Home with Deborah, Ron helps her flip through old photo albums and memorabilia and decide who she will leave some of her prized antiques to. One day, she asks Ron to call the children into her room and join them. When he does, Deborah asks her children to allow Ron to fall in love and remarry again after she dies. Ron doesn’t want to hear this, but Deborah insists. After the children leave, Deborah tells Ron he can even go back to the Beverly Hills artist he had an affair with all those years ago, if it will make him happy. Ron doesn’t want to return to that period of his life, but Deborah affirms that ultimately, that affair was a good thing, since it led to the strengthening of their marriage and such a happy, fulfilling life over the last decade.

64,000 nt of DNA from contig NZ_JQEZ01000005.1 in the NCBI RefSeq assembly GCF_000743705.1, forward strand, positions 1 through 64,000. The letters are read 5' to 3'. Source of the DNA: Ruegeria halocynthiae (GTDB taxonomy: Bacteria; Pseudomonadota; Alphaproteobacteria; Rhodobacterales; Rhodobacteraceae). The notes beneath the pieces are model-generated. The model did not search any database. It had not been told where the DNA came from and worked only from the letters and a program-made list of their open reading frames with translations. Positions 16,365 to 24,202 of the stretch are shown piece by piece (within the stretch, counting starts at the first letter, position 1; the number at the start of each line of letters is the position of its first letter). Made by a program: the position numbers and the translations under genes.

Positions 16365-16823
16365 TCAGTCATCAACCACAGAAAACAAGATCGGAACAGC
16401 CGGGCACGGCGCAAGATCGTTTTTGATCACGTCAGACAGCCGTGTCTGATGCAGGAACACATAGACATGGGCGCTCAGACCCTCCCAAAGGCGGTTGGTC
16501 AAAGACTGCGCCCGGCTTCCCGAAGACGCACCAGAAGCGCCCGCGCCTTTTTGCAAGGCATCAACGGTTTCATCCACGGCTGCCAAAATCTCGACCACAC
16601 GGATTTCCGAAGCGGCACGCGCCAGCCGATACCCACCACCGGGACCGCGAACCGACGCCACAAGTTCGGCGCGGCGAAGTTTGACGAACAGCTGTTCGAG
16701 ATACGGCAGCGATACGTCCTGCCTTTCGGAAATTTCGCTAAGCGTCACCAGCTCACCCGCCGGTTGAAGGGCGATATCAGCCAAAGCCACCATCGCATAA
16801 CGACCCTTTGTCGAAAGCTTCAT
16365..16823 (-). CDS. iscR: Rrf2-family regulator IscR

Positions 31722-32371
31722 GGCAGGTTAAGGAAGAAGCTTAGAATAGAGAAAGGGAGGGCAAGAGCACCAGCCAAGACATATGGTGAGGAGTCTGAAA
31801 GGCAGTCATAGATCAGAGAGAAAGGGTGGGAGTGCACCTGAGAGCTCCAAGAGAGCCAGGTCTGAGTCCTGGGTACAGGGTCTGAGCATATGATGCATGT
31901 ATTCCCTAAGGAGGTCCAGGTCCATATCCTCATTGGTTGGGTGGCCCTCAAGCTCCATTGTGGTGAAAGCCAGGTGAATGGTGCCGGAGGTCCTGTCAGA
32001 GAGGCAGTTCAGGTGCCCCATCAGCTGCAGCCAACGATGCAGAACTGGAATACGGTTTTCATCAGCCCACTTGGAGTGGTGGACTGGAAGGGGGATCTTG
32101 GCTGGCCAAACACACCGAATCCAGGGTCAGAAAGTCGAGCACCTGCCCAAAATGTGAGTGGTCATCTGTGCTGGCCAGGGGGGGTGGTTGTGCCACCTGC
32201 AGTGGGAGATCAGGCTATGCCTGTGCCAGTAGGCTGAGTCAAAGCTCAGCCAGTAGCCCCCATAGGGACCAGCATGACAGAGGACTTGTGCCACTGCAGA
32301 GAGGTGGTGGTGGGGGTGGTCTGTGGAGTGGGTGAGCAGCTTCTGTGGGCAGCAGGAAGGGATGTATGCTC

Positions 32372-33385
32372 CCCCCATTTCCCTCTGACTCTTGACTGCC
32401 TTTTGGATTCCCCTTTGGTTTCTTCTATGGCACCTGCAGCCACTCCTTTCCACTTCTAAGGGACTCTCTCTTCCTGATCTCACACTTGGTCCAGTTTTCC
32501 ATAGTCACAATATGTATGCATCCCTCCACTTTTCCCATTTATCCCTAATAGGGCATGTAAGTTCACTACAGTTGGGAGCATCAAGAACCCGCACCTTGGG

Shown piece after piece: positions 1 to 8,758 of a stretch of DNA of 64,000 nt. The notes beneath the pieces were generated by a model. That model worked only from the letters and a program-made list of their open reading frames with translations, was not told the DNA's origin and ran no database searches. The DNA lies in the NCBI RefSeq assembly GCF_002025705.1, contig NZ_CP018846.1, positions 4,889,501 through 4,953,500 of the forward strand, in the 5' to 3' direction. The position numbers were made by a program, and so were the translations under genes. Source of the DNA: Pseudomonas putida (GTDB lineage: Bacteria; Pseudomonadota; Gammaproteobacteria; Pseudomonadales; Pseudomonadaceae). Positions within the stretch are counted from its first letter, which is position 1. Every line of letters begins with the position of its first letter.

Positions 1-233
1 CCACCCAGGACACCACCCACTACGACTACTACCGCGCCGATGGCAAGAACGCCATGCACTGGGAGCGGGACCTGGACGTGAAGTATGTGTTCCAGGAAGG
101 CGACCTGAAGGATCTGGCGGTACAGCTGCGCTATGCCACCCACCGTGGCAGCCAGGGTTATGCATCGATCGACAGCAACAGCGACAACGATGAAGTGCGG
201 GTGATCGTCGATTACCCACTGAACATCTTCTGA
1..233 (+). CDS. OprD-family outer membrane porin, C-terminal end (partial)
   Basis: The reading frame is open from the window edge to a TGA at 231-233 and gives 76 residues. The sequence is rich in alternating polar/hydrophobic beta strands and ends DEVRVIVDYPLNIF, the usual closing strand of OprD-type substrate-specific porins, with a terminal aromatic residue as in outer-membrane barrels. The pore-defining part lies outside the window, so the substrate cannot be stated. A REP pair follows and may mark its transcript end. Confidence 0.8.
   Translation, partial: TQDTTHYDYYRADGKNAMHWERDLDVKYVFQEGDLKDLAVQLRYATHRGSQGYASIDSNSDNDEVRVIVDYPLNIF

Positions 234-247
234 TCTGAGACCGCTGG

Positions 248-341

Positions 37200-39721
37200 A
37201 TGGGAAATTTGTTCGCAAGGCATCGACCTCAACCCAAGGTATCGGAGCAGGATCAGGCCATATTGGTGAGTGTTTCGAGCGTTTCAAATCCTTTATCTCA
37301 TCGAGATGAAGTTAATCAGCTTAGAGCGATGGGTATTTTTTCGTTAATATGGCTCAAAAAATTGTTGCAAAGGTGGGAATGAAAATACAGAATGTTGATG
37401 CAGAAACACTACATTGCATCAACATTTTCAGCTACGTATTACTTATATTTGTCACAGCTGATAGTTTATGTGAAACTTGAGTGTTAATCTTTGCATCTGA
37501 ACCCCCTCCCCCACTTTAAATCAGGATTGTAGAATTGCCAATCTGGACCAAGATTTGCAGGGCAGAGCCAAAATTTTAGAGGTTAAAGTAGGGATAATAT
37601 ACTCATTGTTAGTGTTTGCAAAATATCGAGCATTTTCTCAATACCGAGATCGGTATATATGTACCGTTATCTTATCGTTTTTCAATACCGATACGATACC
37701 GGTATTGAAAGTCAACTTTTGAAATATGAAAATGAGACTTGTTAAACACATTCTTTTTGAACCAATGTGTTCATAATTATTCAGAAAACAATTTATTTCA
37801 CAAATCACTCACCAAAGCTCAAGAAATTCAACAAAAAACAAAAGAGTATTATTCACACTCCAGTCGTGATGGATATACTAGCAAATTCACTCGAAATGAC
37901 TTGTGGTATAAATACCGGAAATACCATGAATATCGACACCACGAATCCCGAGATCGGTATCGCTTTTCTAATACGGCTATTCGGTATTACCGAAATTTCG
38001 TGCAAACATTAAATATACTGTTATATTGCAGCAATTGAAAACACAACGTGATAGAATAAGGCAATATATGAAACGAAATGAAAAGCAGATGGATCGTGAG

Deborah’s affirmation of Ron’s affair is surprising to both him and the reader, but ultimately demonstrates Christian faith’s potential for creating meaning out of tragedy. While most would see Ron’s affair as nothing more than a terrible thing and the lowest period of their marriage, Deborah recognizes that out of that darkness, their marriage was given a new life, leading to the happiest years either of them ever experienced.